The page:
In Which We Are Alerted, But Not Alarmed

8 February 2003

Our apartment complex sent us a terrorism warning. IT says, "[large rental company] has been notified by the National Apartment Association of a possible terrorist threat targeting apartments and hotels....Attorney General Ashcroft described the non-specific threat: 'Recent intelligence reports suggest that al Qaeda leaders have emphasized planning for attacks on apartment buildings, hotels and other soft or lightly secured targets in the United States.'" Well, thanks, John; that's useful.

And, oh! We're instructed to "Report suspicious people or activities at the apartment community to the management. For example, vehicles, visitors, unusual traffic, noise, solicitors, abandoned packages, residents changing their own locks." Okay, so that last one is an issue. But for heaven's sake. Vehicles? We're supposed to report vehicles and visitors? We're supposed to report noise? Dang. The next solicitor who comes to my door should get a warning about this, though. "Dude, I don't know, I'm supposed to report you. Don't you know we're on orange alert?"

I wonder if the neighbors will consider it suspicious that we're having the broken-down old couch hauled away. By a visitor with a vehicle, possibly with noise, definitely not our usual traffic. Eek.

But, oh, Timprov put the new living room chair together while he was watching the Wild game (woooo!), and it's so comfortable. Specifically, it's so much more comfortable than the couch, it's hard to believe. Timprov put it together, watched the game and the Simpsons, and went into his room, and Mark and I sat out here in the living room marveling at the comfort of the new chair. It looks large to me, but not excessively so, and I suppose most of the people who sit in it will be larger than I.

So. I bundled up into my shirt that resembles a bathmat and my fall jacket (wool) and headed up to David's yesterday, where my melodious coughs charmed him and the Jasmine cat. I'm still a bit cold, coughing and phlegmy, a little snozzly, but not doing too bad this morning. Could be worse.

Ah. See. I said to Timprov just yesterday, "I should explain 'could be better' and 'could be worse' in a journal entry, because people sometimes seem to mistake them in writing." And now here's an example. I think this one's pretty clear. But sometimes I'll be babbling along and say, "But it could be worse," and people who are not from home think I mean, "I am uncertain of my estimate of the situation, but it may be worse than it previously was." Whereas I never, ever use "could be worse" to mean that. That's what "might be worse" is for. "Could be worse" always means, "I am certain that this situation has not reached its maximum negative potential." Usually it means, "I am certain that this situation is above the zero point: more than half of the possible situations related to this topic would be worse than this one." That's why my Gran's response to "How are you doing?", when she had cancer was, "Oh, honey, I could be better." I didn't think of Midwesterners as particularly understated, until I left. Now I know.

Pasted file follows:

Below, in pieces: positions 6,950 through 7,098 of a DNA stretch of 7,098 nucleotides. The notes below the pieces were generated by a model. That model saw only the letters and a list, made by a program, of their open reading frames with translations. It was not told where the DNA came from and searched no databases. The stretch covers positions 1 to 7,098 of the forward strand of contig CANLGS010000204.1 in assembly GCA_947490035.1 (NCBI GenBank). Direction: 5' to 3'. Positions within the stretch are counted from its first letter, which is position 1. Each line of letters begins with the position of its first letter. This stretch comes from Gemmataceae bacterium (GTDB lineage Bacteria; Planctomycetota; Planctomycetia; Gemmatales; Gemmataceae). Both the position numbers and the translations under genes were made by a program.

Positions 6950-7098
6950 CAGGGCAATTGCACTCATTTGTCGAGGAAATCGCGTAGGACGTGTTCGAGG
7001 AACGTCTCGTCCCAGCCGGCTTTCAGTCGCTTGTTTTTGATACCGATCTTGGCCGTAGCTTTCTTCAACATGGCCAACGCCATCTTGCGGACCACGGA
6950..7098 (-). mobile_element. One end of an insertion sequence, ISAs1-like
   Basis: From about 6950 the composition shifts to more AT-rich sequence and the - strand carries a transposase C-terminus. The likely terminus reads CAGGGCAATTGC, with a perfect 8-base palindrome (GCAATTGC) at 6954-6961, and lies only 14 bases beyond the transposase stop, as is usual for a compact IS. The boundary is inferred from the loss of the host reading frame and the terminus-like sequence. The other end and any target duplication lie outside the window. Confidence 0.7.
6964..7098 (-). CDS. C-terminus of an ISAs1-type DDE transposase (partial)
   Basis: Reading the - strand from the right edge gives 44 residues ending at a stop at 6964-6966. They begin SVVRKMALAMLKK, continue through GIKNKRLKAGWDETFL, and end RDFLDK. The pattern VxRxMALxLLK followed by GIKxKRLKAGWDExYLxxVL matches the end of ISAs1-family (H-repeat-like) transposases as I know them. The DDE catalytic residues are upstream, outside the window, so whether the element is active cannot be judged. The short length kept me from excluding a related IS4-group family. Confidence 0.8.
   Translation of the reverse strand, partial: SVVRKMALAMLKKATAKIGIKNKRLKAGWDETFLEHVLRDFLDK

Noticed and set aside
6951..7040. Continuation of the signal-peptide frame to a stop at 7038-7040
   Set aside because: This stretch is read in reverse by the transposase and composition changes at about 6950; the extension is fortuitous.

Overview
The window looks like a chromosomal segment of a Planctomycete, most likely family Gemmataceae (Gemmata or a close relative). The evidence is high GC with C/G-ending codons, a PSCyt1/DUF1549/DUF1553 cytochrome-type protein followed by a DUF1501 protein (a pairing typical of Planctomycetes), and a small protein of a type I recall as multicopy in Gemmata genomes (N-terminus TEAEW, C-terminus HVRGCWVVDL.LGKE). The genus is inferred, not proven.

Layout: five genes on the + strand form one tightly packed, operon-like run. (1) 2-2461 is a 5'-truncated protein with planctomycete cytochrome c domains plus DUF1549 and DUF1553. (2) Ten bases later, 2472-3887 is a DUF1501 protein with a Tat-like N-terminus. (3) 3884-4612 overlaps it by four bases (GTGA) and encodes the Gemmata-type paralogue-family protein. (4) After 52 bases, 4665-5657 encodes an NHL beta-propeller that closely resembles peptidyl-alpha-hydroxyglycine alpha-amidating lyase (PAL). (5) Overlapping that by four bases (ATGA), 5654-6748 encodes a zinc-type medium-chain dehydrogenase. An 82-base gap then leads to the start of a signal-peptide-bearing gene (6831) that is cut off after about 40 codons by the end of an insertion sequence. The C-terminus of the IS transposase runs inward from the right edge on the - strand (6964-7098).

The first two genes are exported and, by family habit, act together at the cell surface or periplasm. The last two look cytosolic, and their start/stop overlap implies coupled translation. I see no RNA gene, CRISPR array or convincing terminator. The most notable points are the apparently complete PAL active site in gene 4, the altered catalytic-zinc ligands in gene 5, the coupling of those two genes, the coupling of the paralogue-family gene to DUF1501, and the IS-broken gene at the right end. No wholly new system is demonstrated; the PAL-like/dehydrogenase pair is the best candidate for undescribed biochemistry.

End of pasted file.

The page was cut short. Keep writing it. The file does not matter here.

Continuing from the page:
Ah well. The endnotes on The Vicomte de Bragelonne most certainly could be better. My latest annoyance: the annotator has decided to endnote minor characters upon their first appearance to say that they were not known historical personages. To say, in fact, that a novel was fiction. Good heavens! Who would have guessed? The same guy has annotated our copies of Louise de la Vallière and The Man in the Iron Mask, so I have more of this yet to come, I expect. But not immediately. I'll move on to something from the library first, I think, some nonfiction.

Now Mark's company has canceled his planned business trip to Denver for next week -- or rather, not canceled it, but postponed it to later in the month. I'd like to say that this will mean Mark won't be so busy, but I think it just means he'll be differently busy at different times. Ah well. No airport runs this coming week, at least.

Plans for today: drink lots of tea. Wear warm clothes. Finish The Vicomte. Do not lose temper with annotator. Finish accursed Chapter 10 of Dwarf's Blood Mead. Remove couch. Vacuum. Hug. Do laundry. Eat ice cream. Fill in other blanks as needed: shower, nutritious food, etc.

Tea first. Then I'll handle the rest of it.

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